QRS has Impact assessment as one of its speciality field. Having done a number of Impact assessment studies, QRS understands this field in its broadest sense. Through a process of identifying the anticipated or actual impacts of a development intervention, on those social, economic and environmental factors which the intervention is designed to affect or may inadvertently affect, QRS forecasts potential impacts as part of the planning, design and approval of an intervention to provide information for improving the design of future interventions.
QRS has capacity to do two separate but interlinked levels of Impact assessment. These two distinct levels are:
I. Internal monitoring and evaluation
II. External impact assessment
QRS understands that not every impact assessment is the same therefore we design instruments and frameworks tailor made to suit the type of intervention, and the aims and cost-effectiveness of the overall impact assessment package.
Our impact assessment may include any or all of:
Quantitative Statistical Methods
Involving baseline studies, the precise identification of baseline conditions, definition of objectives, target setting, rigorous performance evaluation and outcome measurement. Such methods can be costly, limited in the types of impacts which can be accurately measured, and may pose difficulties for inference of cause and effect. Some degree of quantification may be necessary in all impact assessments, in order to evaluate the success of the intervention and the magnitude of any adverse effects.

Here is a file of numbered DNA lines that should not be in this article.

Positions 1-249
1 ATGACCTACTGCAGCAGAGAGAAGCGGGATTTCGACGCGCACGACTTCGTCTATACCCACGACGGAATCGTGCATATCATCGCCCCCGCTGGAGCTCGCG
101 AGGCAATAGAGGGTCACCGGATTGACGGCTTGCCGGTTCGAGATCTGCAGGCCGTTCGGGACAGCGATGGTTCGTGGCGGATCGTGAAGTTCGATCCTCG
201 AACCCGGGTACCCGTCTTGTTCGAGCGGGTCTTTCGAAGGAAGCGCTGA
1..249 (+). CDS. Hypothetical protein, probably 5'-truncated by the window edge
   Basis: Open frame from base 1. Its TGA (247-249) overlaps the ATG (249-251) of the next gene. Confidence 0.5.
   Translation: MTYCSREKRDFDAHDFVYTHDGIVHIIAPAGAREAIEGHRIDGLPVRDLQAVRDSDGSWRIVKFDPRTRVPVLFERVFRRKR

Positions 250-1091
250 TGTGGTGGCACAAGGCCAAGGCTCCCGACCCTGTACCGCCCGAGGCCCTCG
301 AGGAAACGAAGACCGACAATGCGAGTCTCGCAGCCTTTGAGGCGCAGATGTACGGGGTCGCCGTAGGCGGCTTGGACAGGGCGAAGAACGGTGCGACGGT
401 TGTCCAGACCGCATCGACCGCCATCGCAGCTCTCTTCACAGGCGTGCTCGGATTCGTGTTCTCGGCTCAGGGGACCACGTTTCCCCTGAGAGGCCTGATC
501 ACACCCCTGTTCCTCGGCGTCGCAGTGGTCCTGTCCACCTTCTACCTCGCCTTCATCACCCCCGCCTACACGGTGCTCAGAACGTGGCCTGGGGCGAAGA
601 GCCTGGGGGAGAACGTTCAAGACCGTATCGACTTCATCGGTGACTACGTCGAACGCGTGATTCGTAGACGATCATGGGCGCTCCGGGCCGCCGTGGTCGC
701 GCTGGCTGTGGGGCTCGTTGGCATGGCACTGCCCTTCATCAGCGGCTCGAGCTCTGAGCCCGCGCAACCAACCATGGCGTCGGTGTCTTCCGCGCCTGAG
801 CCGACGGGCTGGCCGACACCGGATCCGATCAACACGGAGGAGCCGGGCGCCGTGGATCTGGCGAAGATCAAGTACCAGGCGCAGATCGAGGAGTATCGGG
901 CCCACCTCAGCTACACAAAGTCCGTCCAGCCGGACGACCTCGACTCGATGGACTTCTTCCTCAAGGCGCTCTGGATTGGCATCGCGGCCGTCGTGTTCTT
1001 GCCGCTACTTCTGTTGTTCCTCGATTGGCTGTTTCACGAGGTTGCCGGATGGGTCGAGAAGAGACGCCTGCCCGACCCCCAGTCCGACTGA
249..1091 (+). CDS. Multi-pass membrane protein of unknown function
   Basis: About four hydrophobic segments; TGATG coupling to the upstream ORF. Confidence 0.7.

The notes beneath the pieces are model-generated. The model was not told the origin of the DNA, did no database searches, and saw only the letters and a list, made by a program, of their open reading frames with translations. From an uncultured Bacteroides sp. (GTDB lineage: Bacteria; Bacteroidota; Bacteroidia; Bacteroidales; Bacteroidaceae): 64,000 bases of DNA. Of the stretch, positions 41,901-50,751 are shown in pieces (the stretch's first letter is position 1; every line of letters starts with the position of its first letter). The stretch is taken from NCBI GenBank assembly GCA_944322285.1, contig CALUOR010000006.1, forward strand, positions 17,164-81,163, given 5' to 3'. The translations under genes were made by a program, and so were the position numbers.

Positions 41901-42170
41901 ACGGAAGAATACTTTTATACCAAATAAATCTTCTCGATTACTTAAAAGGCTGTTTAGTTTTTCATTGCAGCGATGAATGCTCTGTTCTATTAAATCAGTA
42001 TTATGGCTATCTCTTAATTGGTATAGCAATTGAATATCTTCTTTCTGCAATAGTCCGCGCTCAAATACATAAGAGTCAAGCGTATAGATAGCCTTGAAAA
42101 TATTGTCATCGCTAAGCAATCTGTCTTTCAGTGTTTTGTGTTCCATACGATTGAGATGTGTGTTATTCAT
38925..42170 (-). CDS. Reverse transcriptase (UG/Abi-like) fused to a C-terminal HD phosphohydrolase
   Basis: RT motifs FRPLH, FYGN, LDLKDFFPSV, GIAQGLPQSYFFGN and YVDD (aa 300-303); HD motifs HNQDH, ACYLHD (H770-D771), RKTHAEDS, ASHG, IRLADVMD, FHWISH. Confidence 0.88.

Suitable for investigating more complex and/or sensitive types of social impacts,e.g. intra-household processes, policy issues and investigation of reasons for statistical relationships and policy implications. These methods generally require high levels of skill, and may be relatively costly. Some degree of qualitative interpretation may be necessary in all impact assessments, in order to evaluate the causes of impacts which have been observed.
Suitable for initial definition or refinement of the actual/potential impacts which are of concern to stakeholders, questions to be asked, and appropriate frameworks and indicators to be used. Such approaches can contribute to all types of assessment, and are particularly suited to exploratory low budget assessments and initial investigation of possible reasons for observed statistical relationships. They offer a means of involving stakeholders in the research, learning and decision-making processes. These methodologies also require a certain level of skill, depending on the issues to be addressed and ways in which they are integrated with other methods. Some degree of stakeholder participation is likely to be necessary in all impact assessments, in order to achieve a good understanding of stakeholder perceptions of impacts.
With our mix of techniques, QRS always adheres to:
- transparency and accountability
- stakeholder involvement
- reliability of the information obtained
- reliability of inference for policy improvement
- cost and skill requirements